It’s 3 a.m. and you turn on the TV for a syndicated late night movie. Night in the city circa 1983: rain-slicked streets and overwhelming darkness. The rapid click-clack of high heels echoes as a thin figure in a raincoat hurries along the sidewalk. She’s lost.
A low rumble on the soundtrack as a figure steps out of the darkness and drags her kicking and screaming into an alley, where other punks wait to join in. A quiet pounding grows louder, accompanied by discordant notes, as the act of violence is imminent.
Then another figure appears, gun leveled at the thugs attacking the lost woman, and the drums kick in under an insistent bass line and menacing synth, and you know Wings Hauser or Charles Bronson or whoever this guy is will soon be dealing out gruesome Reagan-era justice. A minute later, the punks are all dead and you’ve got time to look this up on IMDB while your local TV station pays the bills with a block of phone sex commercials.
Makeup and Vanity Set’s latest EP, Charles Park III, is a dead-on tribute to the sound and atmosphere of early 80s action films. MAVS is a mostly one-man band out of Nashville, although on this release he has guests playing live bass and Moog to help flesh out the arrangements and add to the illusion that this is the soundtrack to a long-lost 80s action/revenge movie.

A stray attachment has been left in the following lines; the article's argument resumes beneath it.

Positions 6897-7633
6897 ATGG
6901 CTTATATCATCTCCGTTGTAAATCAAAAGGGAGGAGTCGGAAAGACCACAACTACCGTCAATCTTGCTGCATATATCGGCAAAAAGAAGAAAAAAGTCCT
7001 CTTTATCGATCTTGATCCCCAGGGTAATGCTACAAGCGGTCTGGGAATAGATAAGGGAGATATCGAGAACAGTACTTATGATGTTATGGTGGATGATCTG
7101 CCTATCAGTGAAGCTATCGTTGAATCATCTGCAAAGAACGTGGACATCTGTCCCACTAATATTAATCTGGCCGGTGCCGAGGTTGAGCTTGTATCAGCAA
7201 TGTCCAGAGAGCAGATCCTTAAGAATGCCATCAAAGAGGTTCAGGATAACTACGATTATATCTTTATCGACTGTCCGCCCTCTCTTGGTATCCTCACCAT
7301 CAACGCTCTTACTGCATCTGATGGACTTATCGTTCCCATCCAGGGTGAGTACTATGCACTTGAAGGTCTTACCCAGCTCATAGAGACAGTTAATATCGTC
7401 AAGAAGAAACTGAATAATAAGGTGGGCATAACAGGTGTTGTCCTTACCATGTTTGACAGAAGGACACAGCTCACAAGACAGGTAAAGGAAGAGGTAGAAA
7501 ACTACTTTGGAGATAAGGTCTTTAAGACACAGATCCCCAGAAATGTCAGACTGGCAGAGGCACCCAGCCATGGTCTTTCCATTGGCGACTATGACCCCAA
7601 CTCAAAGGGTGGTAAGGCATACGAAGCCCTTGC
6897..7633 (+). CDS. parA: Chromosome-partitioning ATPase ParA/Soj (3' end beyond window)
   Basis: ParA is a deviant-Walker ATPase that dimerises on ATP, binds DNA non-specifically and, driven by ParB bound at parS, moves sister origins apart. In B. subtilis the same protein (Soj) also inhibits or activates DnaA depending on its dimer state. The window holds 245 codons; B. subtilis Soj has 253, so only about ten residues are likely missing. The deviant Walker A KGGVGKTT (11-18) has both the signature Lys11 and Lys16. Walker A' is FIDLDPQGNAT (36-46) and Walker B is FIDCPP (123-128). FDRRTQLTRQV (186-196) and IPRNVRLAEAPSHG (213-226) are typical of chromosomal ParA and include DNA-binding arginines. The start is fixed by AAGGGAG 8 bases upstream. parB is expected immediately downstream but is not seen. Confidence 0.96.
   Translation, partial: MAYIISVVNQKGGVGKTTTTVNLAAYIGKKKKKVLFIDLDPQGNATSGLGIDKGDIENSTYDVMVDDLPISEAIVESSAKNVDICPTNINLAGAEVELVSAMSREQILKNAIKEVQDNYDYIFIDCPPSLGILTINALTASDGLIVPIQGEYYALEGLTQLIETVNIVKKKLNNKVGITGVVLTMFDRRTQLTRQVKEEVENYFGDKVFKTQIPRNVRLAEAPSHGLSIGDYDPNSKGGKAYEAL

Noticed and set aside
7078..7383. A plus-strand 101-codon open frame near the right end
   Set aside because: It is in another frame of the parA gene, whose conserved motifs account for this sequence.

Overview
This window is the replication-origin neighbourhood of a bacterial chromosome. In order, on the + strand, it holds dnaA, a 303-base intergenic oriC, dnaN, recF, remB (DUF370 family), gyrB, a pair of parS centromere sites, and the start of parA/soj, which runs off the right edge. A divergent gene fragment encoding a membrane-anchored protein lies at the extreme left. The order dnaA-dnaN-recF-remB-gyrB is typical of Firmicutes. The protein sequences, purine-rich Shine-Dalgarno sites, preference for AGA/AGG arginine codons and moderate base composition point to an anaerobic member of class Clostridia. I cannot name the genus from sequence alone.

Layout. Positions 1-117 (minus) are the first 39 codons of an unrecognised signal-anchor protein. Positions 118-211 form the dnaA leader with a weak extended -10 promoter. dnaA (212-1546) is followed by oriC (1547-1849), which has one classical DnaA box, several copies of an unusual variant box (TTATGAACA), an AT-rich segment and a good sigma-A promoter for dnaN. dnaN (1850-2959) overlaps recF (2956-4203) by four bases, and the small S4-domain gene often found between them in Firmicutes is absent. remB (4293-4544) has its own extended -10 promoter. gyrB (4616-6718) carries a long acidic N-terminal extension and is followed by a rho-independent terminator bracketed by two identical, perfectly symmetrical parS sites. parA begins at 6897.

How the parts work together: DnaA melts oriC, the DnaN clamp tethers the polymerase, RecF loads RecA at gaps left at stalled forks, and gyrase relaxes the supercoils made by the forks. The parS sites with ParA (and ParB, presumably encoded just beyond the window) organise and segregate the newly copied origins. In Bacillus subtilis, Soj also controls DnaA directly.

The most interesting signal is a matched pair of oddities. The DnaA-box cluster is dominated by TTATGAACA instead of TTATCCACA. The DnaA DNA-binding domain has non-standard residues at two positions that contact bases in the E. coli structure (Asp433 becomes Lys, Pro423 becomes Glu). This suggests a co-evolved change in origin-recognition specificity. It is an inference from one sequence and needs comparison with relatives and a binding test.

Charles Park III, as the title suggests, is the latest in MAVS’s Charles Park series of EPs, each one exploring a different theme: Charles Park II was a similarly uncanny invocation of late 70s/early 80s Italian horror (particularly zombie) film scores. The first Charles Park EP had a track on it called “Phillip Michael Thomas,” which is pretty self-explanatory.
While most MAVS releases have been at least partially informed by chiptunes– culminating in this year’s “Never Let Go,” a brilliantly seamless collision of 8-bit sounds and traditional synth– Charles Park III has a warm, analog sound throughout. The album is heavily influenced by John Carpenter’s work as a composer: the theme from “Escape from New York” would feel right at home next to tracks like “Blood Oath” and “Search the Night.” It’s also virtually impossible to hear “The Faceless Man” on this EP and not have William Lustig’s “Maniac” immediately come to mind.
While there may be a number of other artists out there mimicking 80s sounds, there’s no one else doing so as lovingly, meticulously and earnestly as Makeup and Vanity Set.